Avanath Capital Management has held a second close on its second real estate fund, Avanath Affordable Housing II. So far, the fund has attracted $110 million in commitments, of which 85 percent is from existing investors, against a targeted fund size of $200 million. Limited partners in the vehicle include the Church Pension Group, which also invested in the firm’s first fund, as well as two banks, two insurance companies and a pension plan. Avanath officials declined to comment.
The Irvine, California-based firm launched Fund II in November 2013, but it has not made any subsequent filings on fund closings, according to the US Securities and Exchange Commission. PERE, however, understands that Avanath held an initial close on the vehicle in December 2013, raising $42.5 million and is anticipated to hold a final close during the fourth quarter.
Avanath currently invests in the affordable multifamily housing sector and urban real estate. With affordable housing, the firm focuses particularly on apartment communities that either were developed under the US Low Income Housing Tax Credit program, using tax-exempt bonds, or that are subject to project-based Section 8 Housing Assistance Program. Avanath also is seeking real estate debt opportunities, including workouts and recapitalizations, in the affordable housing space.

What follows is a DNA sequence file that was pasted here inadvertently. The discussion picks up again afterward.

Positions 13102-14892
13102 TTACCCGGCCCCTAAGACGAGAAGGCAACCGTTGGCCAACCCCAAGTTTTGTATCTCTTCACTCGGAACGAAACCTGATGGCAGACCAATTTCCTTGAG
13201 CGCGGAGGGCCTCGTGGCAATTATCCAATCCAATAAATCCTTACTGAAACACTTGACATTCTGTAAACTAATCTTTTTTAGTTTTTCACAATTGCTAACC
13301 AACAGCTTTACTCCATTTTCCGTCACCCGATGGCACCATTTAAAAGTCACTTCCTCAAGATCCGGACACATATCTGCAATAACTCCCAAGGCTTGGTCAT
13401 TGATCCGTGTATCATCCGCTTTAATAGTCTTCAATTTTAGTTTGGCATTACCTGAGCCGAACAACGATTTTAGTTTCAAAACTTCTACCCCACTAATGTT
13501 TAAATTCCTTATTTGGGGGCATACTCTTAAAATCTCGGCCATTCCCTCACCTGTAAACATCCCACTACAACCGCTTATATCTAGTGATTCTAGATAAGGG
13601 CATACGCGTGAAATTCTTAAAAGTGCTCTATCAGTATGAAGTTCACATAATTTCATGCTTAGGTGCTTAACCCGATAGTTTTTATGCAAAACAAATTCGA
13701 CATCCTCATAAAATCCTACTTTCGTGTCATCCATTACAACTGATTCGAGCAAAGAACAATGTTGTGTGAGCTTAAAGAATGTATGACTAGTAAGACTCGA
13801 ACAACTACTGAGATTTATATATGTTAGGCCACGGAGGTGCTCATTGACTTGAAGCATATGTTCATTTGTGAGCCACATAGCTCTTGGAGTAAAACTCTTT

Deals can range from direct acquisitions and joint ventures to debt investment structures. To date, the firm has committed 30 percent of the capital for Fund II towards five acquisitions in Los Angeles; Long Island, New York; Germantown, Maryland; Sacramento, California; and Naples, Florida. The properties each ranged from 101 to 212 units in size.
Avanath, which was founded in 2008 by Daryl Carter, raised $120 million for Avanath Affordable Housing I, with a first close of $51.53 million in October 2010 and a final close in mid-2011. Over the past three years, the firm has acquired 23 properties with an aggregate value of more than $320 million in affordable and workforce apartment communities in US markets where there is a large gap between market rents and affordable rents.